Palm Beach County Schools Superintendent Art Johnson this week issued an urgent warning to parents: Be aware of a controversial new video game called Bully.
Using a mass-calling system to send a recorded message Monday, Johnson blasted the game as disturbing and dangerous for children, considering the recent fatal school shootings across the nation.
Out last week for Sony’s PlayStation 2, Bully puts joystick-holders in control of Jimmy Hopkins, 15, as he enters the bully-filled campus of Bullworth Academy and resorts to violence against his abusive classmates.
Long before the game’s release, educators, parents and politicians waged a campaign against the $39 offering from Rockstar Games, the maker of the popular Grand Theft Auto series.
On Oct. 13, a Miami-Dade County circuit judge rejected a suit seeking to block the sale of Bully to minors. The game is rated “T”, for teenagers 13 and older.
Opponents sought at least a mature rating for players 17 and older.
Broward County’s public school officials say they do not plan on making any special alerts for parents, but rather will rely on programs to target bullying on campus.
Johnson says Bully’s setting is a school and provides “negative influences” for students, undermining his administration’s prevention programs and strategies to reduce incidents of bullying, harassment and violence.
The game “could be detrimental to the educational, emotional, social development and well-being of your child,” the superintendent warned.
A Boca Raton parent and anti-bullying program coordinator, Kim Mazauskas, asked Johnson to deliver the message as the game reached stores; Johnson said he has seen television news reports about Bully but not the actual game.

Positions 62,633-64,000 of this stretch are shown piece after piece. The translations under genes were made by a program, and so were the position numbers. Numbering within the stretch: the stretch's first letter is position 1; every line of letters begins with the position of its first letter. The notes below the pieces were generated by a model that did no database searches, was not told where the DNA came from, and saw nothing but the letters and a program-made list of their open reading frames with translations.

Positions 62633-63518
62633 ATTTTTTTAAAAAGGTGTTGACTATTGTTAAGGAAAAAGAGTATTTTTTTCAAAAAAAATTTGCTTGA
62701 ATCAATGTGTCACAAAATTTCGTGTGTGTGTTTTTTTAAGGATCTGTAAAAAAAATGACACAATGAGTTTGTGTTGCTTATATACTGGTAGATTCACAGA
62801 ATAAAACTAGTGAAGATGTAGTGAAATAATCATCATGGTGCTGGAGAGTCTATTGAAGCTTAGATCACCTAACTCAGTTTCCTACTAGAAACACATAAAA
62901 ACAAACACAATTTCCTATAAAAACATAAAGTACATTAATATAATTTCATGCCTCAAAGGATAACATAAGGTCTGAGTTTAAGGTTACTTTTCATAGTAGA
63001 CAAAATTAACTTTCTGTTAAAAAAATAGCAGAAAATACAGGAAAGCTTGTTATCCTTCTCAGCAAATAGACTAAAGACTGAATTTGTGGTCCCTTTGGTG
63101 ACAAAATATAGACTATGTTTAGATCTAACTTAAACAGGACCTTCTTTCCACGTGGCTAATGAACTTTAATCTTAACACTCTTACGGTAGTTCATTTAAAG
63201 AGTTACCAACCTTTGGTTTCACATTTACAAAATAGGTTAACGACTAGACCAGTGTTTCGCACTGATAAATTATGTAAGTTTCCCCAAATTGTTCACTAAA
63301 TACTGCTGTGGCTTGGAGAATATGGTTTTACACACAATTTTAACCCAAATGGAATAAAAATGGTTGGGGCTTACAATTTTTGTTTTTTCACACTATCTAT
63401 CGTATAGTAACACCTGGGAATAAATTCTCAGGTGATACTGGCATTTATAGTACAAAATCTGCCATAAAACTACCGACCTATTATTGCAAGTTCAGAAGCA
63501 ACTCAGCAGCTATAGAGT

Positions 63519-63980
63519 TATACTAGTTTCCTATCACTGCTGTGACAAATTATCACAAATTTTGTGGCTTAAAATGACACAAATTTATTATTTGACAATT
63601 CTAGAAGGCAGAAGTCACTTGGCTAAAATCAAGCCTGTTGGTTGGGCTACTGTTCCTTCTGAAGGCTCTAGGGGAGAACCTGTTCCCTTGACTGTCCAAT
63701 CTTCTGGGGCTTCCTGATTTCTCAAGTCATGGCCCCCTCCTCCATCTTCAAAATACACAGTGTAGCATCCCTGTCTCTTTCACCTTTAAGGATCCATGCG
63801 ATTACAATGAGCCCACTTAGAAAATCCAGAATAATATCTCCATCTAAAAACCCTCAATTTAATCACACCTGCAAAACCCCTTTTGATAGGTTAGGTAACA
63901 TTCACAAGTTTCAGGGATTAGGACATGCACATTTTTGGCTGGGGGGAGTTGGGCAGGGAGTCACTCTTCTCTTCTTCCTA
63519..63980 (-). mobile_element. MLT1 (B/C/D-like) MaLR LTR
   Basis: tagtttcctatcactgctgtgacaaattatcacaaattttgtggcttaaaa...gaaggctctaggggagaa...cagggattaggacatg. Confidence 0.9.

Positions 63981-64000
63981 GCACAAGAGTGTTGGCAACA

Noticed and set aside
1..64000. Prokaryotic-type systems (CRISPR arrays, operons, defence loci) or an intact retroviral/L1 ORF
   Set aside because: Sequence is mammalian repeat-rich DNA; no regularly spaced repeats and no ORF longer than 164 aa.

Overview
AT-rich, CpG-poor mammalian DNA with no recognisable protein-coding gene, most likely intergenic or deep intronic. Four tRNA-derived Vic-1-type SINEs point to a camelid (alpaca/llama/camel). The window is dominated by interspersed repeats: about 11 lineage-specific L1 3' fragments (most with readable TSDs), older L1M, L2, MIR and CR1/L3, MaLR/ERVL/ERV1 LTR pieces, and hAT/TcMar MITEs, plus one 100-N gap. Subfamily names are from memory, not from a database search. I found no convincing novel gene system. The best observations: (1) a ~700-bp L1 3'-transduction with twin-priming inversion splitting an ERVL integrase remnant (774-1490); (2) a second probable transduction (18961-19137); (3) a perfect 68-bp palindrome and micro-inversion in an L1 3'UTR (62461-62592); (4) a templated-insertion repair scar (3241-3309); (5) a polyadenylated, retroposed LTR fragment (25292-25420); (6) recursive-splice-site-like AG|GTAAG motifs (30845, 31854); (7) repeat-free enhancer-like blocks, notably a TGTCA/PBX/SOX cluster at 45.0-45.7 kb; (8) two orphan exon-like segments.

Samantha Davis, 15, a freshman at Boca Raton High, applauded the schools chief’s voice mail.
“I’ve heard this game teaches you how to fight. Kids are playing these games 24-7,” Davis said.
“They make the games so real, so I think it makes kids more likely to do something.”
Rockstar Games spokesman Rodney Walker said Tuesday the company is delighted by positive responses and reviews nationwide.
“When it comes to the superintendent’s specific arguments and methods, school officials are only accountable to the parents, teachers and students they represent,” he said. “But since parents rely on the rating system to choose the video games they buy, we think promoting a strong rating system is one of the most important ways to help parents.”
Alyse November, a mother of first- and third-grade students at Banyan Creek Elementary in Delray Beach, says she worries that children could try to copy Jimmy’s methods of retaliating, such as using a slingshot and a baseball bat.
“First of all the game is called Bully,” said the licensed social worker, who created an anti-teasing program called “Different Like Me” at Banyan Creek.
“So it can’t be a good thing.”
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